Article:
BENGALURU: There won’t be any newspapers in 20 years,” a lecturer thundered as I joined my journalism course a decade ago. While taking notes on the first day of my life as an aspiring journalist, I remember questioning my life choices. As it turns out, the data was from a Western perspective. According to a report in this paper in 2019, more than 400 million people read a newspaper every day. Sales of magazines have also risen steadily. In fact, 74 of the largest sold newspapers in the world are from Asia.
But the genesis of my fascination with newspapers lies in my childhood. My father would begin his day by reading an Odia newspaper. At my cousins’ place, I’d find newspapers in Telugu and Bengali – each of them with different designs, graphics and pictures. In my 5th standard, I requested for an English newspaper – a request surprisingly accepted in a home where asking for Chocolate Horlicks was viewed as an indulgence! Holding the newspaper open, I felt like an adult ready to deal with life’s problems.
I remember the excitement of seeing my name in a newspaper for the first time. The actor I was to interview was extremely polite, and even helped with my questions after seeing me tense. When I excitedly narrated this to my editor, she lambasted me for letting him alter the questions. “You’re a journalist,” she said, “Not paparazzi.”
It was the first lesson in journalism that made sense to me. As the years rolled on, digital and social media consumption became the norm. As I made the shift to digital consumption of news, I noticed the complete lack of hierarchy in news items. A report by WHO would be followed by an article about an actress’ dog gallivanting with an actor’s cat. Twitter conversations are peddled like news stories; trolls are given legitimacy and a national platform.
Thankfully, newspapers do not allow for emotional, knee-jerk reactions. If one does feel the urge to respond, one must calmly collect one’s thoughts and write a letter to the editor. If one needed further convincing about the role of newspapers in our country, one merely needs to look back to the last year. As the world reeled under a global pandemic, our TV channels resorted to peddling communal news to stoke religious fires. As cases in India grew, our channels were baying for the blood of an actress.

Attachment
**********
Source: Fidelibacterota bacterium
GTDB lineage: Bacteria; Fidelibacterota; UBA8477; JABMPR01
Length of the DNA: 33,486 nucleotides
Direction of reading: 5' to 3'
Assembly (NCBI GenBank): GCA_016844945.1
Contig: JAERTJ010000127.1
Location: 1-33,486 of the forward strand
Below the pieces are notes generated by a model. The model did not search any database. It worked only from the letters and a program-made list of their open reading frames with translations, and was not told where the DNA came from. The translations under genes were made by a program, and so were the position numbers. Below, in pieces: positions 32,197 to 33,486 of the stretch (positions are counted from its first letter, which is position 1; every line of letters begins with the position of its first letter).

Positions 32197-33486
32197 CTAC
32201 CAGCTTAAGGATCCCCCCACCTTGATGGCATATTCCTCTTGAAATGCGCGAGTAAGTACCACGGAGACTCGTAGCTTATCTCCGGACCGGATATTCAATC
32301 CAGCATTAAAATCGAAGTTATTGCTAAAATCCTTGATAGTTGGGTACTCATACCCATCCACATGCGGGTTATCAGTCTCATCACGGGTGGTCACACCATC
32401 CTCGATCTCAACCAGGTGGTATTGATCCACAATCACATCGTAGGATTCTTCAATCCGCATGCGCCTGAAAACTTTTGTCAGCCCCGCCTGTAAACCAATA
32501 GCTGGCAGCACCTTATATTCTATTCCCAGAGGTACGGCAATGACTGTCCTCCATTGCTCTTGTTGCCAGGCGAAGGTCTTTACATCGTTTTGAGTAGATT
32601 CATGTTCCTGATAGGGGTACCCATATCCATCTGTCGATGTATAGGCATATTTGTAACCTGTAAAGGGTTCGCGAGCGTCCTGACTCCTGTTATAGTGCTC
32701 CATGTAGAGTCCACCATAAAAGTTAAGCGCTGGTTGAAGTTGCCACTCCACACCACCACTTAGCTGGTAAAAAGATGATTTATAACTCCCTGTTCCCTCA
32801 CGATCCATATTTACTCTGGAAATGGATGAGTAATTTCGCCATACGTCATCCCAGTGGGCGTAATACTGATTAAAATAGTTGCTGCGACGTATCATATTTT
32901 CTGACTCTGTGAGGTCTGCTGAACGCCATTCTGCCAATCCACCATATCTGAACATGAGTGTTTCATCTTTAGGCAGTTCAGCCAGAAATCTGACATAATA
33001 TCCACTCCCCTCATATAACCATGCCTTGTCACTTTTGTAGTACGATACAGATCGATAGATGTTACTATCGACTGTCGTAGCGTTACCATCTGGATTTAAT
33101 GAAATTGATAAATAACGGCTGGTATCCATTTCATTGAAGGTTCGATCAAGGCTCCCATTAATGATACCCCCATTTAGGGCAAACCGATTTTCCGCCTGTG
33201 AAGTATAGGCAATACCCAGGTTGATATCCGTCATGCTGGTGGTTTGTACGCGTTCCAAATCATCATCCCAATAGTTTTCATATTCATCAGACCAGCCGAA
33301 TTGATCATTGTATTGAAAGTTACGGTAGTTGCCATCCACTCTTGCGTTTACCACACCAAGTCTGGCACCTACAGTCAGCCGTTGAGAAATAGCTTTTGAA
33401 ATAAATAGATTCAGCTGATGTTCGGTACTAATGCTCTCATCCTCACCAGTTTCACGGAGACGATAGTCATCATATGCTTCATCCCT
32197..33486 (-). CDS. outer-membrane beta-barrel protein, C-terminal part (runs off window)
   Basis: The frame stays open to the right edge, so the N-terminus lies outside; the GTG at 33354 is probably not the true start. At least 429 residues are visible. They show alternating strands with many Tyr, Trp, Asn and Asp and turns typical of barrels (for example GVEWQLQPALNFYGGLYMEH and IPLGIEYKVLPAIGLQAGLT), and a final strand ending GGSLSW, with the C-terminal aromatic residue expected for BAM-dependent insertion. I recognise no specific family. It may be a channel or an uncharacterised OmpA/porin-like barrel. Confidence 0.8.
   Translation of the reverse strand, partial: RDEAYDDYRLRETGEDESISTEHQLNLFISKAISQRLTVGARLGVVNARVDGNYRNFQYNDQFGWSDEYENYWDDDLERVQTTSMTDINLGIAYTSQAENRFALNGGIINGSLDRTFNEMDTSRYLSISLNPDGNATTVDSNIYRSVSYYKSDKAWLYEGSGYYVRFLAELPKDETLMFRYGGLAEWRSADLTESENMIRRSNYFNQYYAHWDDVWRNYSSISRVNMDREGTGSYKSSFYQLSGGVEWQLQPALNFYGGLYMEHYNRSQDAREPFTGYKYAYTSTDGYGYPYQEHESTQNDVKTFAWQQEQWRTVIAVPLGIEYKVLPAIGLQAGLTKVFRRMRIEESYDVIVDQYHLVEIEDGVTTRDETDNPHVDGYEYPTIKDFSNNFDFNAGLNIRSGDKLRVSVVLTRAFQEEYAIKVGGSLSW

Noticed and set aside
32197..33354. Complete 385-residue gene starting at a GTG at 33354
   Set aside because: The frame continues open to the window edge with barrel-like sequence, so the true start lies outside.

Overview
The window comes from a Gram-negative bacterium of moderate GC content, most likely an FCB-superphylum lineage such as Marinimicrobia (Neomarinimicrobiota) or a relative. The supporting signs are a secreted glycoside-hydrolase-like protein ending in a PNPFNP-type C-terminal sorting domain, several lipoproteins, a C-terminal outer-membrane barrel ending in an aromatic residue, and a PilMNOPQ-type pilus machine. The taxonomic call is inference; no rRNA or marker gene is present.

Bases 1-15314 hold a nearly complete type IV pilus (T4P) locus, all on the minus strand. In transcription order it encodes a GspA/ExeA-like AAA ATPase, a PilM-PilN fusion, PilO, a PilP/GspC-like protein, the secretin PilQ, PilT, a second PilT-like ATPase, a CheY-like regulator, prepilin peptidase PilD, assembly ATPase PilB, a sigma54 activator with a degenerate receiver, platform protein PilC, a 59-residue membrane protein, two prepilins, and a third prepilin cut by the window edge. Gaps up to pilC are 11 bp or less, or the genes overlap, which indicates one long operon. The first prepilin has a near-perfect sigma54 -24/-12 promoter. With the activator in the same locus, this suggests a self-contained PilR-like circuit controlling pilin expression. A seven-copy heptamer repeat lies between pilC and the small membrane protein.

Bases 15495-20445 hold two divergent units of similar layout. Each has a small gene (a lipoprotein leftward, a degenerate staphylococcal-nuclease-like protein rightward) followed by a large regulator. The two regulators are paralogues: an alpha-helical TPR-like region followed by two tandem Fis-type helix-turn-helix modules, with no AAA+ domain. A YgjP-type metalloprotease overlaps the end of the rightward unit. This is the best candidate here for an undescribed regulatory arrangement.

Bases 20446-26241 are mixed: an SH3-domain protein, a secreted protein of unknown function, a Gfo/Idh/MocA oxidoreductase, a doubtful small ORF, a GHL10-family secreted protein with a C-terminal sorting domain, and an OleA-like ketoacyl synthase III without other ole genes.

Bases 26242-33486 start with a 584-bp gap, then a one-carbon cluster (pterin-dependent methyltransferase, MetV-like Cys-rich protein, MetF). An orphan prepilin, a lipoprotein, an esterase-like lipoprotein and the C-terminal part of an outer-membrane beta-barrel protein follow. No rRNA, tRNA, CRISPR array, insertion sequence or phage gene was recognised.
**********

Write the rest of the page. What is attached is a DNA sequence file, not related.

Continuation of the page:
The top news journalists of the country were reading out private WhatsApp chats and dissecting their contents. Of course, I wasn’t immune to it all. I fell for the sensationalism, and even discussed various theories of what could have transpired. And then one day, I decided I had had enough, and subscribed to a newspaper.
The newspaper sits outside my door every morning, along with two packets of milk. For someone blessed with the discipline of a sloth, the morning paper adds a sliver of routine to my bedraggled life. As I sip my coffee, I take off on a mini-tour around the world, where articles are perfectly worded and the facts in them thoroughly verified.
If you’re reading this column in a newspaper, dear reader, I must congratulate you on your decision. If you’re reading a digital version, may I recommend subscribing to a newspaper. In the 21st century, newspapers do not merely provide news, but also a little sanity in the age of misinformation. The fourth estate is thriving; one merely needs to reach out for it.